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Defining the Viewing Coordinate System 3-D Graphics.

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Presentation on theme: "Defining the Viewing Coordinate System 3-D Graphics."— Presentation transcript:

1 Defining the Viewing Coordinate System 3-D Graphics

2 Position Up vector Look vector We need to know 6 things about the synthetic camera model: 1.Position of the camera -> P (x, y, z) 2.Look vector -> V (x, y, z) 3.Up vector -> U (x, y, z) Note that with look and up vectors, we know the orientation of the camera Constructing the View Volume

3 4.Aspect ratio of the film (ratio of width to height) 5.View angle (or height angle): determines how “wide” the frustum will be  Note that the width angle can be inferred from the aspect ratio and the height angle 6.Front and back clipping planes: limit the extend of the camera’s view. Only render objects within the two planes  Optional parameter: focal length: often used for photorealistic rendering. Objects near the focal length are sharp (in focus), objects away from the focal lengths appear blurry.  Note that your camera does not have to implement focal length blurring Constructing the View Volume Front clipping plane Back clipping plane Width angle Height angle

4  Where is the camera located with respect to the origin?  For our camera in 3D space, we use a right-handed coordinate system  Open your right hand, align your palm and thumb with the +x axis, point your finger along the +y axis, and your middle finger will point towards the +z axis.  If you are looking at the screen, the z axis will be positive coming towards you  Means that you are typically looking down the negative z axis 1. Position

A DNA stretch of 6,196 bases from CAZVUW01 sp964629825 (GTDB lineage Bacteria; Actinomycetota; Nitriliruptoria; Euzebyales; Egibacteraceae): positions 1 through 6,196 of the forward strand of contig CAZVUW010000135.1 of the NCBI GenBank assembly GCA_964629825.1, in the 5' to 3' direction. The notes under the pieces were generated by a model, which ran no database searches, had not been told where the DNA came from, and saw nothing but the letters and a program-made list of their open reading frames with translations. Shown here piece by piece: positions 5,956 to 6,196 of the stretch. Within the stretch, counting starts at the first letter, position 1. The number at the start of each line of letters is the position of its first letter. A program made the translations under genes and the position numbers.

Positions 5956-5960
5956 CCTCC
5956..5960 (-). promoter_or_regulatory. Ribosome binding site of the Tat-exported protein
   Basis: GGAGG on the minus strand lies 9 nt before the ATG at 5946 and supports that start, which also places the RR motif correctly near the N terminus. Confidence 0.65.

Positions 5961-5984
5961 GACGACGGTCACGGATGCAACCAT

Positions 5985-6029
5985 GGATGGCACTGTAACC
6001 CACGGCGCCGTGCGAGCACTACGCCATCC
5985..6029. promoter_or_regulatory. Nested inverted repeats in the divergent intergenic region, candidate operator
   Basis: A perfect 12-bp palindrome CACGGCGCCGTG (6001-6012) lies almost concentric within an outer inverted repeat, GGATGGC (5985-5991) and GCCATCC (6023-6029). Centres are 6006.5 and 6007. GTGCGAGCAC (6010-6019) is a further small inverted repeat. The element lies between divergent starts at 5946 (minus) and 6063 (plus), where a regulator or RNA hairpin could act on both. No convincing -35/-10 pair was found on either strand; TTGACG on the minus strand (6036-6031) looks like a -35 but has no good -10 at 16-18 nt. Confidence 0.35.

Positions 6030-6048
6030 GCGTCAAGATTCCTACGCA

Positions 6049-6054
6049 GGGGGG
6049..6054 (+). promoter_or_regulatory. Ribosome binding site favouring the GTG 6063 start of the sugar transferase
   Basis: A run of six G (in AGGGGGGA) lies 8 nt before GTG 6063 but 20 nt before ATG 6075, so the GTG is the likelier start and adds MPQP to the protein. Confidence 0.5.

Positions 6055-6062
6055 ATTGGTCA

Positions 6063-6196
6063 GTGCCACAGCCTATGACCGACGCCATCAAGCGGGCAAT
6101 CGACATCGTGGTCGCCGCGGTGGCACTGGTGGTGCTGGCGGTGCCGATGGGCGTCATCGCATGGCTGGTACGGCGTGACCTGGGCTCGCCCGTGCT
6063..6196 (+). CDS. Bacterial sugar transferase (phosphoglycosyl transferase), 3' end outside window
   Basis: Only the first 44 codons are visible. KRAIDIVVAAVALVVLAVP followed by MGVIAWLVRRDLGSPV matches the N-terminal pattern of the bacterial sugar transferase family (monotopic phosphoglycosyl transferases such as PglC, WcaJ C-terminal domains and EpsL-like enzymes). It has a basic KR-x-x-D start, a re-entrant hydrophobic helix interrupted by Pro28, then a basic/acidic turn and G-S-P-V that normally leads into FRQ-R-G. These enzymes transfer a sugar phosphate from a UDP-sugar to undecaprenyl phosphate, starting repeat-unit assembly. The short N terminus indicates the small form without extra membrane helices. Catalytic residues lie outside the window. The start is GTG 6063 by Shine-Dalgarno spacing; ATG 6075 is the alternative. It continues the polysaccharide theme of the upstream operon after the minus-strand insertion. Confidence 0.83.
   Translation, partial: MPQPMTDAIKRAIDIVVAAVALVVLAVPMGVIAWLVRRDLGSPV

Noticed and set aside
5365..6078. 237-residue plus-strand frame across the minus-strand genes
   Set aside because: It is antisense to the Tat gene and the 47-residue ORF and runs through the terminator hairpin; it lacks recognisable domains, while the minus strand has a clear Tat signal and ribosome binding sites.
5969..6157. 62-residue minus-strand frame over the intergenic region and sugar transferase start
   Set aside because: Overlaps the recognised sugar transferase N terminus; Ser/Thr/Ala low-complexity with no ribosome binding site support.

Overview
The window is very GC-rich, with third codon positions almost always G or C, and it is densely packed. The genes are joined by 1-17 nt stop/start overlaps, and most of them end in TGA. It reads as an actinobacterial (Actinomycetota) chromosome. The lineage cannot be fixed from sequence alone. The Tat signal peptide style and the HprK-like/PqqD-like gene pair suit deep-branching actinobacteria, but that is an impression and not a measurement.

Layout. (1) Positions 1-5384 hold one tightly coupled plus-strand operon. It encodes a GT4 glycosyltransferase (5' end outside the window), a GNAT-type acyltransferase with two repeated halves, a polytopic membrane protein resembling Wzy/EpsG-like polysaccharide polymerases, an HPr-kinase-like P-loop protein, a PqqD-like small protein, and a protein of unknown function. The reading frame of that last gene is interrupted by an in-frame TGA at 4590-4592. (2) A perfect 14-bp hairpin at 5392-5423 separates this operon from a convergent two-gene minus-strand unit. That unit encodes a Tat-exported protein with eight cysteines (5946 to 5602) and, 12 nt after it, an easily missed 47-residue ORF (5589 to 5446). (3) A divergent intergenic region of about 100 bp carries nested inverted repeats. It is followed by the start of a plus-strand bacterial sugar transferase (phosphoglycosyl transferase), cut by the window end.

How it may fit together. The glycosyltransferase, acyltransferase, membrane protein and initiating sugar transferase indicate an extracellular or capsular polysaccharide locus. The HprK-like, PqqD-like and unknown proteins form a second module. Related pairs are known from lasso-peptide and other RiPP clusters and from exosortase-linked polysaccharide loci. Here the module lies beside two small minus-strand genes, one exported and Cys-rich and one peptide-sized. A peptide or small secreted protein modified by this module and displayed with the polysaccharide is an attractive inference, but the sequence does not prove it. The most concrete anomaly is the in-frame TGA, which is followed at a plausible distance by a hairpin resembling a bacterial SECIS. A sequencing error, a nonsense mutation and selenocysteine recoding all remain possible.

5  Where the camera is looking is specified by either:  A 3D point in space that you are looking at (the LookAt point), or  A direction in which your are looking towards (the look vector)  The orientation adds the rotation around the look vector  Which can be represented as the up vector 2 & 3. Orientation: Look and Up Vectors Up vector Look vector point to look at (x’, y’, z’) camera Position -z z y x

6  Look Vector  Direction the camera is point  3 degrees of freedom (can be any vector in 3-space)  Up Vector  Determines how camera is rotated around the Look Vector  For example, hold the camera horizontally or vertically  Up vector CANNOT be parallel to the Look Vector…  But doesn’t need to be perpendicular either (for ease of specification). The actual orientation will be defined by the part of the vector perpendicular to the look vector 2 & 3. Orientation: Look and Up Vectors Look Vector Up vector Look vector Position Projection of Up vector

7 Camera Coordinate System (u, v, w)  Some conventions use (u, v, n)  Note that:  w = homogeneous coordinate system  n = normal -w w

8  The equivalent of x, y, z axes in camera space are unit vectors u, v, and w (or n).  Also a right handed coordinate system  w is a unit vector in the opposite direction of the look vector  v is the part of the up vector perpendicular to the look vector, normalized to unit length  u is the unit vector perpendicular to both v and w. Camera Coordinate System (u, v, w)

9 There are three common transformations that use the u, v, w coordinate system – Roll: rotate around w – Yaw: rotate around v – Pitch: rotate around u Camera Coordinate System (u, v, w)

10 Finding (u, v, w)

11 Finding v: Problem: up vector does not have to be perpendicular to the look vector. So how do I find v given the up vector? Let’s get back to that later. We’ll try to find u first. Finding (u, v, w)

12  Finding u.  We know that u is perpendicular to both v and w, but we don’t have v yet (only upV)  However, we do know that v is determined by a rotation leading to w. Therefore upV and w will span the same plane regardless of whether or not upV and w are perpendicular.  So to find u, we can use the cross product using : Finding (u, v, w)

13 Finding (u, v, w)

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